NEWS ANALYSIS: LightSquared, the hard-pressed company that wants to build a Satellite LTE network, is complaining that the government conducted interference tests in secret and used obsolete and niche devices.
people who run LightSquared are not happy campers. Of course, they have plenty
of reasons for this particular winter of discontent, but in the case of the
military testing of LightSquared's interference with GPS devices, they might
have a reason. The government testers, the company claims, haven't been playing
course, that's kind of a given. Washington rarely plays fair after all. But in
the case of LightSquared and the interference tests, the playing field may have
been more than a little slanted. The even bigger problem is we can't find out.
what happened. In January of 2010, LightSquared was given a license to deliver
satellite-based Long Term Evolution (LTE) data services to resellers contingent
service not interfering with GPS
. While there have been a series of things
that should have happened in different ways, what ultimately ended up happening
is a series of tests were conducted in the early summer of 2010 by a committee
working under the auspices of the Space-Based Positioning
Navigation & Timing National Executive Committee
tests showed that LightSquared's data service when operated as then planned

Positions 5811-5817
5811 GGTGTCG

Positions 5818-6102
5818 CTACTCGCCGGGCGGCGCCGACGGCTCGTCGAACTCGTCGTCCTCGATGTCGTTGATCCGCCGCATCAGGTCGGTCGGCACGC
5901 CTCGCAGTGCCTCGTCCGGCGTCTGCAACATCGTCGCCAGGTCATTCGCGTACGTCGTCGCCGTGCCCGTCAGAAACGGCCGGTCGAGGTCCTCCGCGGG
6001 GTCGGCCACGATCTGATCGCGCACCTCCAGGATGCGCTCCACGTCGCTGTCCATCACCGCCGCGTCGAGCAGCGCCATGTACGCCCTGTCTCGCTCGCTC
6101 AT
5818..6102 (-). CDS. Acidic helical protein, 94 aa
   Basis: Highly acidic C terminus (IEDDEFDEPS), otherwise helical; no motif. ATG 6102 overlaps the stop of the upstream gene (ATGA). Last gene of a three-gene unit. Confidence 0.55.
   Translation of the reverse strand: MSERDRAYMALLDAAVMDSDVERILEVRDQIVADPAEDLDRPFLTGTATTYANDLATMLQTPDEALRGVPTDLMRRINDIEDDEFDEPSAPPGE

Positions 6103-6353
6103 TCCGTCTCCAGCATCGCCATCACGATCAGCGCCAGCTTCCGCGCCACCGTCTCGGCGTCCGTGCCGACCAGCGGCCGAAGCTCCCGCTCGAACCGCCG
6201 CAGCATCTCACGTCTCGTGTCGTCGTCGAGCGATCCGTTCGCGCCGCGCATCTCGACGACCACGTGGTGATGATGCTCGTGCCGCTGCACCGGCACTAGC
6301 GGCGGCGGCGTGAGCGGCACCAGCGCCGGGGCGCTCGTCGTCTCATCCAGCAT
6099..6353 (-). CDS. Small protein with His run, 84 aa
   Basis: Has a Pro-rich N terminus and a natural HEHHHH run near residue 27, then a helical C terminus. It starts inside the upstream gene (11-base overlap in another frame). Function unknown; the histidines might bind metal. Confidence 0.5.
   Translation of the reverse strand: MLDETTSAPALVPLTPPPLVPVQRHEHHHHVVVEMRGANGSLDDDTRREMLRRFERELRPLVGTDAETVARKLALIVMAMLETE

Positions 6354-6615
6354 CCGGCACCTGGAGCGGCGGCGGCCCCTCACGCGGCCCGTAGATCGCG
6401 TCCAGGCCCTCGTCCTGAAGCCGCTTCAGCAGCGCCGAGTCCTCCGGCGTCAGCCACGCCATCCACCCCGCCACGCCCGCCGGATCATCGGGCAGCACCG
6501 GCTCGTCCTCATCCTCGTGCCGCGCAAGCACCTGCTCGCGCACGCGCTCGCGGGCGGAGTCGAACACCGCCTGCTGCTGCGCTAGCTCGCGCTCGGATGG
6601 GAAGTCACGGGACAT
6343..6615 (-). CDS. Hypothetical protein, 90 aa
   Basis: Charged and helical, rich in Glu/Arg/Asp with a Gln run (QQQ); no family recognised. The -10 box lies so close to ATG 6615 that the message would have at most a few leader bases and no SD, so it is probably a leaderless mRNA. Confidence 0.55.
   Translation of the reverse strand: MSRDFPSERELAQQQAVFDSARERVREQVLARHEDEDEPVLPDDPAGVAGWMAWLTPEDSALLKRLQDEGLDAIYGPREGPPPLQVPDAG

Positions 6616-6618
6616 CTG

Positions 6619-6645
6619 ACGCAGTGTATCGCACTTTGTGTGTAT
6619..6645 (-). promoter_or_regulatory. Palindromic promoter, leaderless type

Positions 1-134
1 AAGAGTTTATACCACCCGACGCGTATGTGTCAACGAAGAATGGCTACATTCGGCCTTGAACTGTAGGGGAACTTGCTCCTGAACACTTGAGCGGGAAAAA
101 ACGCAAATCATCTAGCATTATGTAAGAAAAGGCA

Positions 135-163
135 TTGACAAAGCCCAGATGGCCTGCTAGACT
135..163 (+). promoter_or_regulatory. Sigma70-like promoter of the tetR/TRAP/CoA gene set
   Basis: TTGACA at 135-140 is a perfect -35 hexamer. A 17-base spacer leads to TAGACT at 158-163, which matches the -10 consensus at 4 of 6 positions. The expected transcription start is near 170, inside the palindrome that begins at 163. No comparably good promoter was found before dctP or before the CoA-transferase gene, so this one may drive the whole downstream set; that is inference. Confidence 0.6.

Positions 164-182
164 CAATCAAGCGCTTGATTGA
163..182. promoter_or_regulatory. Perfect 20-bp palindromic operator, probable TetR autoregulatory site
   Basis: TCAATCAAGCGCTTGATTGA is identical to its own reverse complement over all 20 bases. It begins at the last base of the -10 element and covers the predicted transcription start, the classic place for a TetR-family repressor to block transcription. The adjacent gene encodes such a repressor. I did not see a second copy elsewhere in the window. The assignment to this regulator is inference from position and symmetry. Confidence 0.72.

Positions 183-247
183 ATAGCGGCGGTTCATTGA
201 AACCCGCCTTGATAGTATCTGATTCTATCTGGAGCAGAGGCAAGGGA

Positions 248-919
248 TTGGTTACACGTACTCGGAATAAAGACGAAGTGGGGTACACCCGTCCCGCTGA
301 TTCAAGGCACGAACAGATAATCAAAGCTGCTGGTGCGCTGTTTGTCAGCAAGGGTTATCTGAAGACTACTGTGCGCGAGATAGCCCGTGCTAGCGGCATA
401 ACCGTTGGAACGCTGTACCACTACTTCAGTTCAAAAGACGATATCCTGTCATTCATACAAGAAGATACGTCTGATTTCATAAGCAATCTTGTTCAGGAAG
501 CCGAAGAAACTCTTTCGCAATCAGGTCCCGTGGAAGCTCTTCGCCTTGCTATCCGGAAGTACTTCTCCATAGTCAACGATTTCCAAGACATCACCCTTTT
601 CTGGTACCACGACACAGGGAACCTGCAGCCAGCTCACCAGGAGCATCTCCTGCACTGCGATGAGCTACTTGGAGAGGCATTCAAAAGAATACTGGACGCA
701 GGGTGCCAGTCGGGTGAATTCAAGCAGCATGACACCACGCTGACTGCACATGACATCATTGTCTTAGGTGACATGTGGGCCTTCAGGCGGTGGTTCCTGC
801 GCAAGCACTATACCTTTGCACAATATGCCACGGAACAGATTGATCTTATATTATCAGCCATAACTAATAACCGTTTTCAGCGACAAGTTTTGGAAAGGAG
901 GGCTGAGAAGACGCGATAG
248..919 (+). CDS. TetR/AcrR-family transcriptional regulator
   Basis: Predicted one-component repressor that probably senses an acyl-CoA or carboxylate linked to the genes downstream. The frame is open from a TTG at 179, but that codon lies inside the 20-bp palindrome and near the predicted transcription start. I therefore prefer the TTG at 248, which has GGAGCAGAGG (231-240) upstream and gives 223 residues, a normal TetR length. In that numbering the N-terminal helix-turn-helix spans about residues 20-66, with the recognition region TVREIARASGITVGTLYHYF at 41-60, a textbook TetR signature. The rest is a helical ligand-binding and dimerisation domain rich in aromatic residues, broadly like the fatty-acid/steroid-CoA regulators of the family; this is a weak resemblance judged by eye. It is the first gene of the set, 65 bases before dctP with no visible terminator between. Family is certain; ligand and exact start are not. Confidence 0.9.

would interfere with GPS receivers
, mainly because the adjacent channel
interference would overwhelm the receivers that are designed to detect the
extremely weak timing signals from GPS satellites. LightSquared changed its
band usage to only use that portion of its frequencies farthest
away from GPS
. The tests were rerun by a government technical group, and
that group once again said the LightSquared data delivery system interfered
with the GPS receivers being tested-and that there was no remediation possible.
things didn't look good for LightSquared. The problem is the company says it
couldn't obtain the test results, couldn't learn how the test failed and wasn't
even present for the test. Considering that LightSquared engineers were part of
the original testing done by the PNT group, this is an unexpected difference,
and the rationale hasn't been explained.
that time, LightSquared has made its displeasure known to anyone who would
listen. The testing, the company claimed, shouldn't have been secret, and it
should have tested GPS receivers that were the sort of devices that normal
consumers are likely to encounter. Worse, the secrecy was such that
LightSquared couldn't even find out what actually happened after the tests were
all of this going on, a source connected with LightSquared made a series of
internal emails available to eWEEK
The emails show a clear series of frustrating communications between a
LightSquared executive and the U.S. Air Force Space Command, which is
conducting the tests.
the emails complained to The Space and Naval Warfare Systems
Command (SPAWAR) that the testing that the Command was conducting was
outside of the parameters agreed to by the test plan set up by the National
Telecommunications and Information Administration (NTIA) and incorporated a
different set of devices.